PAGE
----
View our feature on Jack Campbell's The Lost Fleet: Beyond the Frontier: Dreadnaught.
The New York Times bestselling series that delivers "edge-of- your-seat combat" (Elizabeth Moon, author of the Vatta's War series).
The Alliance woke Captain John "Black Jack" Geary from cryogenic sleep to take command of the fleet in the century-long conflict against the Syndicate Worlds. Now Fleet Admiral Geary's victory has earned him the adoration of the people-and the enmity of politicians convinced that a living hero can be a very inconvenient thing.
Geary knows that members of the military high command and the government question his loyalty to the Alliance and fear his staging a coup-so he can't help but wonder if the newly christened First Fleet is being deliberately sent to the far side of space on a suicide mission.
Campbell combines the best parts of military SF and grand space opera to launch a new adventure series. After winning the war for the Alliance in Campbell's first Lost Fleet series, Adm. John "Black Jack" Geary is in command of the newly formed First Fleet. Geary's popularity is cause for concern among the political minders of the Alliance, however, and the First Fleet is ordered into alien territory, where its mission is sabotaged by overbearing orders and substandard equipment. Campbell takes his time getting the story going, focusing on the military and political mechanics of the Fleet getting underway, but eventually Geary and the Fleet are encouraged to leave Alliance space and voyage to alien realms. Geary's Star Trek like mission of exploration sets the fleet up for plenty of exciting discoveries and escapades.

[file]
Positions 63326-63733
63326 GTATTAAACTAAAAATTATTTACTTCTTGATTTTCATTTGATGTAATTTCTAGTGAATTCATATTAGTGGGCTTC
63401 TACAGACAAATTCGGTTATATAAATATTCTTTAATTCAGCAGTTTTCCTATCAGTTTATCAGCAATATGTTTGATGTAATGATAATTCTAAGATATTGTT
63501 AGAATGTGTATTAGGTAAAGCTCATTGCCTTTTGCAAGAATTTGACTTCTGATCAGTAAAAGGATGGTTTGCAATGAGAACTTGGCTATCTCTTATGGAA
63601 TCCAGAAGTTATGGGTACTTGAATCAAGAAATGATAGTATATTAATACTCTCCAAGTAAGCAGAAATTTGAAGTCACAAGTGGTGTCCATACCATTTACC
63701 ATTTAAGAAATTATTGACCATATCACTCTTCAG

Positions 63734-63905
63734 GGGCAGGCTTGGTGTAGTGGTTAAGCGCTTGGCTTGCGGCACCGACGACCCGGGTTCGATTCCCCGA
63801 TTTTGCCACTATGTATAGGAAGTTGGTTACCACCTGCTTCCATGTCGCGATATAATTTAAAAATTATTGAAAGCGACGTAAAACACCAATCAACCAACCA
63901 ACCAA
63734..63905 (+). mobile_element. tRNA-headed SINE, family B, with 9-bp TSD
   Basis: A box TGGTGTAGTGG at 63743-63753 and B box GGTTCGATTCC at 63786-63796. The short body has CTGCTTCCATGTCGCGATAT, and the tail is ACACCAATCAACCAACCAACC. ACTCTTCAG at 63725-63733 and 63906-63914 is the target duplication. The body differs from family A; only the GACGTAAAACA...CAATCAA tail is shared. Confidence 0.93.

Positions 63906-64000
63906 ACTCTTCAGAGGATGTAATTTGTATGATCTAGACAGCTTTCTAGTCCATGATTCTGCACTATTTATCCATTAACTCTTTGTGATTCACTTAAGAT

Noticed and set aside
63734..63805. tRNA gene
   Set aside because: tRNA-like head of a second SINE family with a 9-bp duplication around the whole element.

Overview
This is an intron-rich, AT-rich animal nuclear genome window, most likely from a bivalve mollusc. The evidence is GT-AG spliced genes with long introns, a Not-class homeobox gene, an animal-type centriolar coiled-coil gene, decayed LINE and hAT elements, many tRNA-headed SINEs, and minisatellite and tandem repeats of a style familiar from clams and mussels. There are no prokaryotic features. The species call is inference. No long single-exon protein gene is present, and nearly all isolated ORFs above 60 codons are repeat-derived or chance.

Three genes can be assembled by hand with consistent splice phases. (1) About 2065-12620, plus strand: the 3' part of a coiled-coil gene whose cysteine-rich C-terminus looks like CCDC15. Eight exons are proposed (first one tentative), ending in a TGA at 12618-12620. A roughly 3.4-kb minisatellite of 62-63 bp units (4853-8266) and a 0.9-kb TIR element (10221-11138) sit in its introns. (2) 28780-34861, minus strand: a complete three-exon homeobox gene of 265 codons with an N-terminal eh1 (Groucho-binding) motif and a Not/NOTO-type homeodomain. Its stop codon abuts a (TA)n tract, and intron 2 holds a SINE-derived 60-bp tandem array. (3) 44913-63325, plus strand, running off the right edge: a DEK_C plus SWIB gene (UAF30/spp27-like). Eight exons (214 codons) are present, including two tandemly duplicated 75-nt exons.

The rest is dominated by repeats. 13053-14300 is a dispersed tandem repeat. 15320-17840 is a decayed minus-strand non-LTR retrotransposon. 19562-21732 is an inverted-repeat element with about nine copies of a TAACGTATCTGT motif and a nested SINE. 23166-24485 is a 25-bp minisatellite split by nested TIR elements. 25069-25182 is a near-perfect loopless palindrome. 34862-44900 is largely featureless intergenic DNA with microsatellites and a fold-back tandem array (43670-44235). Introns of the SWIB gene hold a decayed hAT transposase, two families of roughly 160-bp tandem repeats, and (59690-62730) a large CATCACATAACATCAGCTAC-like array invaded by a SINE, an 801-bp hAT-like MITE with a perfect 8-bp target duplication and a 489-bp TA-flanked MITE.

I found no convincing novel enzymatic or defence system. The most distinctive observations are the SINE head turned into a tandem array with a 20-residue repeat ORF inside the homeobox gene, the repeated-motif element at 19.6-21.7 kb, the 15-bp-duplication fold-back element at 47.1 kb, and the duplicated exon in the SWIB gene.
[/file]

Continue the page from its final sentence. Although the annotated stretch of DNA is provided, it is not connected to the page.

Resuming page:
Customer ReviewsSee All
The Saga Continues!!
As with the previous books, I couldn't put this one down. Excellent read!! I highly recommend the series to any sic-fi fan. Great continuation of the storyline while setting the stage for the new unknown frontier.
This book is a good read. It starts out slowly but builds up to a good ending. For those people who think the first half of the book is boring, they have to take into account that you can't have the battle scenes when you are in a peaceful (relatively speaking) territory.
Good military action and intriguing plots. I find myself flipping through all of the softer portions of the story to get back to the action.
The stories feel like the basic battles are outlined and the outcomes determined and then Campbell has to fill in the gaps between hyperspace jumps with some personal relationship storylines that are rather wooden.
Nevertheless I've enjoyed every one so far and am hopeful that he gets into stride and develops the characters into something a little more interesting.